“We’ll do that later”: how to improve your HTTP response cycle

When we started developing inventid in Ruby on Rails we quickly realized several things:

  1. Ruby is not particularly fast,
  2. Nor is doing stuff inside an HTTP request,
  3. Yet we have to maintain a ridiculous level of fast and concurrent HTTP responses to function.

That sounds like a dilemma. And at first it was. Until at some point we grasped the concept that not everything needs to be done right now. This is true for a lot of business decisions, but it even “truer” to IT development. Moreover, some stuff simply needs to be done later on!

So we started to separate our HTTP request cycle from background jobs.

Handle expirations

Hence imagine the following scenario:

  1. A user starts an order,
  2. A user starts the payment for the order,
  3. A user completes the payment,
  4. And the user closes the screen.

At this moment, there is no way for a e-commerce platform to get notified on the payment completion. Instead the platform is required to:

  1. Hold the order and,
  2. Poll periodically (time-based, or after a time-out value) what the current payment status is.

Obviously, this is ill-suited for any HTTP request cycle! Early on in development, we therefore adopted the (quite lovely) sidekiq library so we could schedule these kinds of re-checks in a low cost fashion during the HTTP cycle. At execution time, the check would verify the payment status (if and only if it was still open), and save the results.

That works for so many things!

Examples may include:

  1. Sending an email
  2. Generating PDF tickets
  3. Updating analytics data in Elasticsearch
  4. Firing Kafka events
  5. …and a whole lot more but you get the jist

Save sanity and money

As a result, cheaply deferring actions (note the emphasis on cheaply) is extremely cost effective and crucial to maintain our pricing. Let me walk you through an example of high-traffic ticket sales:

  1. You order your tickets, which get reserved during the HTTP request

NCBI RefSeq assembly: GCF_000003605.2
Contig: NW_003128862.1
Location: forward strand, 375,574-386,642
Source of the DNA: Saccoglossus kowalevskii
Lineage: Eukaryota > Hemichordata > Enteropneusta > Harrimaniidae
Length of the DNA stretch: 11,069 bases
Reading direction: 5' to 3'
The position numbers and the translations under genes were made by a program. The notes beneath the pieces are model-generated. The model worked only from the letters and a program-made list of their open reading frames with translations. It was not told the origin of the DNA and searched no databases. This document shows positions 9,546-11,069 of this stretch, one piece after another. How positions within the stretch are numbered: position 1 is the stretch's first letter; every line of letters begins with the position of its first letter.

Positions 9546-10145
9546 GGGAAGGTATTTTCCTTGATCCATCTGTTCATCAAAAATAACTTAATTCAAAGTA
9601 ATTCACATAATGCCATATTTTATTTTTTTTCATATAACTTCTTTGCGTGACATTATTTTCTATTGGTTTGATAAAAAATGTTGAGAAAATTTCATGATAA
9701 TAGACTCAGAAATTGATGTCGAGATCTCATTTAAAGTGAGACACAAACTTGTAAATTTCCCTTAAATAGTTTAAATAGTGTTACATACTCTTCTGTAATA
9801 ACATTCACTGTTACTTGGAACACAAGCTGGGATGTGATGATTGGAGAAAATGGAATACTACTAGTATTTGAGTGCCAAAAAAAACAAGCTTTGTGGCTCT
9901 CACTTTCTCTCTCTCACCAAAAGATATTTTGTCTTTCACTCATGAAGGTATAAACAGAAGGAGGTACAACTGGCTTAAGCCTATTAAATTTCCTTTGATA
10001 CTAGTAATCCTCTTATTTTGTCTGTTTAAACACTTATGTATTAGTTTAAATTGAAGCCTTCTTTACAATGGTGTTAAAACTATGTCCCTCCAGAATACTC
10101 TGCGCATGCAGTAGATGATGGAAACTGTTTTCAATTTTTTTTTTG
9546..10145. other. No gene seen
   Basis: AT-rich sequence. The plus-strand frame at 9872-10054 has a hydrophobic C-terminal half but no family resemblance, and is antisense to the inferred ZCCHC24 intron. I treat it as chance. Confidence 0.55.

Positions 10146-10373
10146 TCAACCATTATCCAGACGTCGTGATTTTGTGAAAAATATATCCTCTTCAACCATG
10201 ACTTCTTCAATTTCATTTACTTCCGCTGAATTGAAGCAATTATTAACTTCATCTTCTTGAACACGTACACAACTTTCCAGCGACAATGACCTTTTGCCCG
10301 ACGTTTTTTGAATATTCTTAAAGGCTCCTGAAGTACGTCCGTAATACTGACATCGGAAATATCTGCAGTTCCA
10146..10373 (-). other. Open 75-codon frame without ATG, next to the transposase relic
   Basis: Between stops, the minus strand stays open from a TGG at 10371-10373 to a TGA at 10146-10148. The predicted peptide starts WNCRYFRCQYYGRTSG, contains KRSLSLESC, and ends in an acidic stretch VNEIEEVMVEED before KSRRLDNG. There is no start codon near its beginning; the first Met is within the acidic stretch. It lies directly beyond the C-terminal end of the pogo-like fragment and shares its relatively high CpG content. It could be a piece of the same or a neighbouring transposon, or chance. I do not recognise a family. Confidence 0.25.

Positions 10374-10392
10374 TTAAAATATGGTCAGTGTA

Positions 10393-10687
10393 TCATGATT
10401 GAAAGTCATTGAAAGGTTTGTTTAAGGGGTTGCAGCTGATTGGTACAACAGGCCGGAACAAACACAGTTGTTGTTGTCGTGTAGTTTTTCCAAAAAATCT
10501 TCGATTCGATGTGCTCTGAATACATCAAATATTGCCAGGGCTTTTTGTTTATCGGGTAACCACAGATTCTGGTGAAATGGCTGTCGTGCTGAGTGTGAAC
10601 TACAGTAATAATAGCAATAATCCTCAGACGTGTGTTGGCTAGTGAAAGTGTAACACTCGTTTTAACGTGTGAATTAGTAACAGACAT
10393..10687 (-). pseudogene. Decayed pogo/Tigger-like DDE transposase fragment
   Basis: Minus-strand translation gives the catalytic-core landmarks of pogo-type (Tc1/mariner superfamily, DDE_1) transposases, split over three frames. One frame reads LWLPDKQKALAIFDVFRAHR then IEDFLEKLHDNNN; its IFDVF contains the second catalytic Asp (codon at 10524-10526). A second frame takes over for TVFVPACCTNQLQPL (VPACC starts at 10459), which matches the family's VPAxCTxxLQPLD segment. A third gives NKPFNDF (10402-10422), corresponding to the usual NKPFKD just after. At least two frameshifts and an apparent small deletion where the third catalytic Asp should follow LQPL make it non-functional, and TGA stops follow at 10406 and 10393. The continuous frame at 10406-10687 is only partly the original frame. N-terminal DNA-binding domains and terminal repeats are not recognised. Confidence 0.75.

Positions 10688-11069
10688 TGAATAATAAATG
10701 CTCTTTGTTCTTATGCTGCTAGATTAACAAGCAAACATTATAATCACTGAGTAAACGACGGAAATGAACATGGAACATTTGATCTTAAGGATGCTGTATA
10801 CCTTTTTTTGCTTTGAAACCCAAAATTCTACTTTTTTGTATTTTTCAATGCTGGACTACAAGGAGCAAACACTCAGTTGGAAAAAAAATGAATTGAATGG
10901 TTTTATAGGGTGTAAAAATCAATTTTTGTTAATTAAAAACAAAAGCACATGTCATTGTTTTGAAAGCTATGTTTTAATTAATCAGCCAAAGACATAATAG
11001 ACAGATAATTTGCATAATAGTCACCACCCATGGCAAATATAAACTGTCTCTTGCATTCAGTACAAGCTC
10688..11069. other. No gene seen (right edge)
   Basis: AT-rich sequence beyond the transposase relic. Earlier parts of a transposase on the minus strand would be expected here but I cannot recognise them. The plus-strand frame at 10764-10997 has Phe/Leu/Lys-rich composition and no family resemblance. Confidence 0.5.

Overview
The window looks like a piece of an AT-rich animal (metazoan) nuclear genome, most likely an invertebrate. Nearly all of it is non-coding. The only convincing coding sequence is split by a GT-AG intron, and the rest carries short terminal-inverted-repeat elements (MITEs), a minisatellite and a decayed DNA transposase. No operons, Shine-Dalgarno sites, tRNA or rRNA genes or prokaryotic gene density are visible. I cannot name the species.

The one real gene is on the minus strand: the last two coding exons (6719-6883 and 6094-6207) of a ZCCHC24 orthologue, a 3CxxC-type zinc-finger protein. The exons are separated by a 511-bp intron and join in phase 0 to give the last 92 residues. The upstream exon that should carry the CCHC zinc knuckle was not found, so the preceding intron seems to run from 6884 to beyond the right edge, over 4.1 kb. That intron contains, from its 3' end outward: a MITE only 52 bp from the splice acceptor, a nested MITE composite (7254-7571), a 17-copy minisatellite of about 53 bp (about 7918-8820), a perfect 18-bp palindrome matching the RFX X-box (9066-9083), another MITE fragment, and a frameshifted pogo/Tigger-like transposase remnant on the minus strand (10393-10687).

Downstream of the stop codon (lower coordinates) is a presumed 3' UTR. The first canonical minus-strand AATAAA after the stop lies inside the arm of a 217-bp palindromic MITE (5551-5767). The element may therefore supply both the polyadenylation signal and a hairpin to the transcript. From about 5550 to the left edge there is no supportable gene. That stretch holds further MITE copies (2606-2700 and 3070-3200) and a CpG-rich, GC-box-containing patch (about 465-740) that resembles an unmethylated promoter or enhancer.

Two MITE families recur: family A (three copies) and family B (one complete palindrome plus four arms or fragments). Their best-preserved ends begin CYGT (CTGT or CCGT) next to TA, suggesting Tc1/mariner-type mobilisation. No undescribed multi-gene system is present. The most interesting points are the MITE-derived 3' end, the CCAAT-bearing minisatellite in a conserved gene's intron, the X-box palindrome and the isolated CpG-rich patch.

2. You start your payment
  3. You complete your payment and return to our platform (for sake of simplicity)
  4. Suddenly, multiple things happen instantly!

What’s that? Lemme show you!

  1. Your confirmation email is scheduled for generation, only passing your order_id along. No reference, just a primitive.
  2. Your etickets are scheduled for generation, only passing your order_id along. Another primitive.
  3. Kafka events are fired for your completed orders, using only a static version_id, which in our system unique identifies the state of a specific entity in time. Yet another primitive!
  4. Elasticsearch updates are performed based on your version_id. At this point you probably get this is just a primitive too

Each of these actions may (and likely will) be executed on different machines at different times. In case of high-traffic, we are able to start these background workers in a matter of seconds (Thanks #someCloud! Not taking credits for this).

But the important thing: it frees our precious HTTP requests from doing anything at all! Yes, your email may take 2 seconds to be sent, and e-ticket generation could be queued for an additional 5 seconds… But the matter of fact is, a user will not go from a payment completion to their inbox and be disappointed by a 7-second delay. Because other factors will dominate this time.

But what about what we want to do now?

curl -H ‘X-Session-Token: xxxxxx’ https://api.inventid.nl/versions/1234567{
"id": 1234567,
"item_type": "Order",
"item_id": 199217,
"event": "create",
"whodunnit": "221244",
"object": {},
"created_at": "2015-11-13T15:12:03.027Z",
"ip": "149.210.xxx.xxx",
"host": "srv3",
"git_tag": "deploy_2015.11.12.20.04",
"object_changes": {
"timeout_after": [null, "2015-11-13T15:17:02.944Z"],
"status": [null, "open"],
"user_id": [null, 221244],
"shop_id": [null, 2],
"fee": [null, 0],
"created_at": [null, "2015-11-13T15:12:03.027Z"],
"updated_at": [null, "2015-11-13T15:12:03.027Z"],
"id": [null, 199217]
}
}

Using this approach, everything can be inferred. As one can see, we can see that version_id 1234567 was the creation of an order on November 2015. It was scheduled to timeout at 15:17:02 UTC, and we even know the exact code tag which was in effect on that server at the time!

Conclusion

No matter in which way you may get hammered on HTTP requests (which you do not control), you are able to control your workers. You can scale them up, or even cancel work.

I’d like to end with a very famous quote:

By taking that kind of control, you are taking control of your uptime, stability, and reliability as well. And you can build a business on that!

Yes, I wrote it myself ;)

Software Engineer. Lead software engineer @ Magnet.me, former CTO @ inventid.nl. General nerd. github.com/rogierslag